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How to Prepare for a Home Inspection

Photo: New House

If your home is on the market or soon to be, no doubt there will come a time when a prospective buyer hires a professional to examine your house. Here are some tips from Inspecta-Homes, one of the Midwest’s most experienced home inspection companies, on how to prepare for a home inspection in Minnesota and Western Wisconsin.

If your property is vacant, confirm that your electric, water, and gas utilities are turned on. Also, be sure to clean out the area to access the attic so that a ladder can be placed by the inspector to gain access.  This includes removing clothes and shelving from closets.

Inaccessibility causes delays and may ultimately kill a sale. Avoid these inconveniences by furnishing the key(s) for utility rooms, laundry rooms, sheds, electrical panels, and any other areas that a home inspector might want to examine.

A home inspector will thoroughly canvas your house and inspect everything inside. This includes items like appliances such as the refrigerator and dishwasher, and utility access points for heating, cooling, and electrical. Make the inspector’s job easier by clearing a space of at least three feet around all such items and access points. Clear away any debris, stored items, and boxes.

Following the same train of thought as the previous tip, ensure that your water heater, stove, and furnace are all operational. For safety reasons, a home inspector will not activate the pilot light on any such equipment.

Most people love pets, but it’s a bad idea to leave them in your house during a home inspection. If you can’t take them with you while you’re out, arrange for a temporary stay at a kennel – unless you have a fenced-in area (separate from the backyard) where the pets can stay during the inspection.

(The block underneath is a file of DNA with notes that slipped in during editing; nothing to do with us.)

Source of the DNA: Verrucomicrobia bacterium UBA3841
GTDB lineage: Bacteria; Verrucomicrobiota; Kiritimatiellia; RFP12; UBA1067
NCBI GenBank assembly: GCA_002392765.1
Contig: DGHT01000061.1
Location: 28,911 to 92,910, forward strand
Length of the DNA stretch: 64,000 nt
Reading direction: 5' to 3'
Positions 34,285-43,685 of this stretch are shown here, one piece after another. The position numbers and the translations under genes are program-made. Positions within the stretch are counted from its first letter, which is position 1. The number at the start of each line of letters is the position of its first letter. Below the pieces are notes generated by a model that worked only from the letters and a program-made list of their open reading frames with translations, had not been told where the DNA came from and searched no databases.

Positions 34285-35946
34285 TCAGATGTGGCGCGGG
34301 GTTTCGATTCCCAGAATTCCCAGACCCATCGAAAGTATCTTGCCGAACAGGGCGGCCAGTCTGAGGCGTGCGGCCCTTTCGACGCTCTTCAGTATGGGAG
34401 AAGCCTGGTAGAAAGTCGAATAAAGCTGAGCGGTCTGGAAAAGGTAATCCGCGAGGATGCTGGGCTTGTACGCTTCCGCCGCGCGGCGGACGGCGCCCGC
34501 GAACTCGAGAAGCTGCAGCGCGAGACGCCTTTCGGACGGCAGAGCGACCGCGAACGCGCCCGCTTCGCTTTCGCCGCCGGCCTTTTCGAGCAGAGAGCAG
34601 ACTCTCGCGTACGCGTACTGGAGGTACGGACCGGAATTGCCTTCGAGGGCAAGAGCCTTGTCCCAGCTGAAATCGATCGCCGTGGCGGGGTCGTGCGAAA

Not only should your pets be out of the house, but you and your family should be too. It’s important that the inspector and the buyer be able to review the home and speak candidly without the owner around. Though it’s rare, it sometimes happens that a buyer will get cold feet due to the presence of a nosy or overzealous seller.

Be sure to clean and organize your home’s interior and exterior prior to the buyer’s inspection. A clean home, although not specifically noted in a typical inspection report, makes a good, lasting impression on the inspector and the buyer.

Along with a thorough cleaning, go through your home and fix/replace all burned-out bulbs, loose door knobs, etc. As far as repairing major items (i.e. plumbing and the roof), we recommend hiring a professional. If that isn’t possible, you should be fully transparent with the inspector and explain the issue.

If work is done to your home prior to the inspection, making the repair records accessible is a good way to show the inspector and buyer that you care about the home. Plus, it means one less thing the inspector has to ask you about or mention in his analysis.

If you have questions about the home inspection process, contact Inspecta-Homes today.



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